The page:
Near the end of Louder than Bombs, Norwegian writer-director Joachim Trier's first English-language film, a narrator arrives to inform us that one of the characters will remember that particular moment years later. The intrusion is unexpected, but perhaps less so for people who've seen Trier's 2006 debut, Reprise. That playfully serious movie was about the making of a writer's consciousness, so its literary flourishes were apt.
In their clever but ultimately disappointing latest film, Trier and regular co-writer Eskil Vogt turn their novelistic style to the saga of a war photographer and her family. Isabelle (Isabelle Huppert) is dead when the story begins, but she appears in flashbacks and dream sequences. Left behind is Gene (Gabriel Byrne), who was once an actor but became a high-school teacher in a New York suburb so the couple's two sons would have one parent with a normal life.
Gene's older son, Jonah (Jesse Eisenberg) is now a college professor with a wife and a brand new baby (named, of course, Isabelle). His younger brother, Conrad (Devin Druid), is a sullen teenager who initially seems the more troubled of the two. That Dad teaches at the school Conrad attends is not making things easier.
An exhibition of Isabelle's photographs is planned, and Jonah devotes himself to it, apparently as a way of escaping his wife and daughter. With the show comes a proposed article by one of Isabelle's former colleagues (David Strathairn). He may reveal things about the late photog that Gene and Jonah would prefer stay private — and that Conrad doesn't even know. But dad and big brother's attempts to shield the boy just make him more resentful.
This is a fairly conventional domestic melodrama, twisted interestingly if not always profoundly with tricky storytelling. Handheld camera creates intimacy and off-kilter motion, and reflections in windows and mirrors are both visual and psychological motifs. The family members' glimpses of each other each are fragmented, detached, and sometimes accidental.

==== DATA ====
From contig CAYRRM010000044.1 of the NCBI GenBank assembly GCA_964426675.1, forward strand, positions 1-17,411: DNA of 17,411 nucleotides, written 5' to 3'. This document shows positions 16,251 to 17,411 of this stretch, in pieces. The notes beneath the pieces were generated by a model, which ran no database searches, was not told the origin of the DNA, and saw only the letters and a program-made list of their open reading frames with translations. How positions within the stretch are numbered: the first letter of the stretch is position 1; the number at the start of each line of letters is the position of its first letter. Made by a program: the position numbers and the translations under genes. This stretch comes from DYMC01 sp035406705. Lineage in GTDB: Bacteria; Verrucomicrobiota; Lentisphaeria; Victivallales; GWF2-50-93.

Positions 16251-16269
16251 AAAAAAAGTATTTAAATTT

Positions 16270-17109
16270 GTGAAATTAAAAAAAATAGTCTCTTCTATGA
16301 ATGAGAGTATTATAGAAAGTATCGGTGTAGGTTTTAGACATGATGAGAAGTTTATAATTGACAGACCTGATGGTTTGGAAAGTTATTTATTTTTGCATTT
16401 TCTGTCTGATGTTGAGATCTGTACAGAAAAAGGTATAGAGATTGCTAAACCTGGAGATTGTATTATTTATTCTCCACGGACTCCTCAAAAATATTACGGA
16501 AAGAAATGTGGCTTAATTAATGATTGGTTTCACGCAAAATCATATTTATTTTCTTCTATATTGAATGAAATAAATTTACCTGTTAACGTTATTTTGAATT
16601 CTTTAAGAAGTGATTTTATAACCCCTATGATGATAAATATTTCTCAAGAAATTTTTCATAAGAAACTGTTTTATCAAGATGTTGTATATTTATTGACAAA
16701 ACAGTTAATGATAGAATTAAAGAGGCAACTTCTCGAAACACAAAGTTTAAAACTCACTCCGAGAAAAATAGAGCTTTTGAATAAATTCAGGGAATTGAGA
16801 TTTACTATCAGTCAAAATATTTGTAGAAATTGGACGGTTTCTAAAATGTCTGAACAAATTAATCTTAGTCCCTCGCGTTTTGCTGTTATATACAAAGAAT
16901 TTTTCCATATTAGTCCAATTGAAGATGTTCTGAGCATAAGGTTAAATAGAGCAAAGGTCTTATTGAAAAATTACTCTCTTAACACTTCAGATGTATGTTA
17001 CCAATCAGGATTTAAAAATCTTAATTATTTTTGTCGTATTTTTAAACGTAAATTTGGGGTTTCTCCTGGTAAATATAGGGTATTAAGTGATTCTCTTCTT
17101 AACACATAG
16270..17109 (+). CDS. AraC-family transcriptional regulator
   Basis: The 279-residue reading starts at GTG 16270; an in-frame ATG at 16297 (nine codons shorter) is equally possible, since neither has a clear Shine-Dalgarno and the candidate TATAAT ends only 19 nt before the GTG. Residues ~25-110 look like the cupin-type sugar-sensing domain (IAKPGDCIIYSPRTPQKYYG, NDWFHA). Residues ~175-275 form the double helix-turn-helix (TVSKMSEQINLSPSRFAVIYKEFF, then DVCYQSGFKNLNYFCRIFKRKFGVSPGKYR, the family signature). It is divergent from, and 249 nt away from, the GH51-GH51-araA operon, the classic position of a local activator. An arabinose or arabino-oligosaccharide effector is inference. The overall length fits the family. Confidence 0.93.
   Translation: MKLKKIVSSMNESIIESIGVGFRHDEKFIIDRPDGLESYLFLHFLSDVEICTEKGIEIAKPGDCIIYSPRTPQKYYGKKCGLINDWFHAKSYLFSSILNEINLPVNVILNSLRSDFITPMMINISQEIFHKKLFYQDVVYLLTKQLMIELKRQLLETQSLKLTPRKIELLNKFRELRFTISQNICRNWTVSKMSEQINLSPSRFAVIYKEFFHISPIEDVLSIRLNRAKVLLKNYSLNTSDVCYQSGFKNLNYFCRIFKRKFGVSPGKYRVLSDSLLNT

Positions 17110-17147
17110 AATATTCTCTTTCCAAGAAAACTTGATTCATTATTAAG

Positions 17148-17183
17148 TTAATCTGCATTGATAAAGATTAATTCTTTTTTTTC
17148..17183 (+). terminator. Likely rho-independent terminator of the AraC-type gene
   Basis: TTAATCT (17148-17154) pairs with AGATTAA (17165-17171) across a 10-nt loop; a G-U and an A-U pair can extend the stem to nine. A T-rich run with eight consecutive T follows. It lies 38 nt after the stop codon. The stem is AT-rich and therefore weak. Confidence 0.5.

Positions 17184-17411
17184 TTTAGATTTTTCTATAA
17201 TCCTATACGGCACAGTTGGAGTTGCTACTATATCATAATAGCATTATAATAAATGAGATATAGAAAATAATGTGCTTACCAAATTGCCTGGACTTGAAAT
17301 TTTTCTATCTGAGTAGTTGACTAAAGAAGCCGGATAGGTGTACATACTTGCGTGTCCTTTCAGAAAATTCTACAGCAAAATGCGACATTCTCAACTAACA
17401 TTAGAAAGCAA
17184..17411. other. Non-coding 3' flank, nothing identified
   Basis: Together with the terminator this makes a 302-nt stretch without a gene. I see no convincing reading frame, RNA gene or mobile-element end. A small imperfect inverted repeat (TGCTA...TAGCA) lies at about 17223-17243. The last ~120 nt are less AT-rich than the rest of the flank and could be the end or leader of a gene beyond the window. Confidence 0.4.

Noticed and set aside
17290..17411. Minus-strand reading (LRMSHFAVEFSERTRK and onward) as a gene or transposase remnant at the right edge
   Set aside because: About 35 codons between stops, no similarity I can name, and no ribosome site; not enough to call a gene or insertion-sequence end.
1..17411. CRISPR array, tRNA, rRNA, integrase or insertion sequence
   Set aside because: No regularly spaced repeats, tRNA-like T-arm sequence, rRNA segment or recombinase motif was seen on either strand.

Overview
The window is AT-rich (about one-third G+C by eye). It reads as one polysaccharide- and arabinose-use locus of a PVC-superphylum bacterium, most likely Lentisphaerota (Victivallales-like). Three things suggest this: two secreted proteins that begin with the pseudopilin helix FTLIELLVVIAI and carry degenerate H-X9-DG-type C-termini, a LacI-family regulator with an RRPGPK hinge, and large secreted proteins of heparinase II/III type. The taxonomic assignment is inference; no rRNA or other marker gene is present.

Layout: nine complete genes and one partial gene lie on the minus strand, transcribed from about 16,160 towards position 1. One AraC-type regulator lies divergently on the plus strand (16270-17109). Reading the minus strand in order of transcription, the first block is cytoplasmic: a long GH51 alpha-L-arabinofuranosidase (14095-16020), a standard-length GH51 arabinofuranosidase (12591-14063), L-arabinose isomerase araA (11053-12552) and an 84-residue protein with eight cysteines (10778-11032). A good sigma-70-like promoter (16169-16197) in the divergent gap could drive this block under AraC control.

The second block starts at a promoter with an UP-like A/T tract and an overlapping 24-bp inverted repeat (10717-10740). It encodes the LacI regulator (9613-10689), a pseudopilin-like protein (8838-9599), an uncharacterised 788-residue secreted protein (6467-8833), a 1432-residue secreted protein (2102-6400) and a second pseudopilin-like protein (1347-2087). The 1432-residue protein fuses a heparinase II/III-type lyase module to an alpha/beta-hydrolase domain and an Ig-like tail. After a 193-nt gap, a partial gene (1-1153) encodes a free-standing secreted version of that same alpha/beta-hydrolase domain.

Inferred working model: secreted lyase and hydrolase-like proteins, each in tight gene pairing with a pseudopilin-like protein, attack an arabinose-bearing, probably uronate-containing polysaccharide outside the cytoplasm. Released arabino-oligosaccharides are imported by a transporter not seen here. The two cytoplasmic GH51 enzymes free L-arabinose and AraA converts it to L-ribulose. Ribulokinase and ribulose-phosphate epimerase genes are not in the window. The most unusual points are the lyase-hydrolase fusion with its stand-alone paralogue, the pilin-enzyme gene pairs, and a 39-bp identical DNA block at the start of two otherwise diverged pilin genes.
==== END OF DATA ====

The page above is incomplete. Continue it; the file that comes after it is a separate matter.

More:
Trier rhymes scenes to show how different characters deceive each other the same way, and sometimes with the same words. Most elaborately, he twice stages a sequence in which Gene follows Conrad on his after-school rounds. The first time, we see the events from the father's viewpoint, and the son seems unaware that he's under observation. Then we see that Conrad knew he was being watched, and tried to script his movements to suit Gene's preconceptions.
Sometimes, parent and child meet in an alternate universe. Conrad escapes into video games, so Gene adopts a game avatar and meets his son online. (The outcome is darkly comic.) For his computer ploy, Conrad has unearthed an old clip of his dad in a movie — it's a scene from a 1987 comedy, Hello Again, in which Byrne plays against Shelley Long — that he proudly shows to an incredulous Jonah.
The movie's title is likely from an album by the Smiths, one of several alt-rock acts referenced in Trier and Vogt's work. (In the Vogt-directed Blind, two characters are linked by a Morrissey album.) But the phrase comes from Elizabeth Smart, who's among Morrissey's many female literary inspirations.
That's ironic, because women are at best ghostly presences in Louder Than Bombs. Isabelle is actually dead, and the other female characters — Gene's secret lover, Conrad's unrequited crush, and both Jonah's wife and his ex-girlfriend — scarcely exist.
They're muses, not people, which may be why one of the film's final hints is that Conrad — like Reprise's protagonists — will grow up to be an autobiographical writer. Even when making a family drama, Trier's essential subject is the self-absorption of the creative male.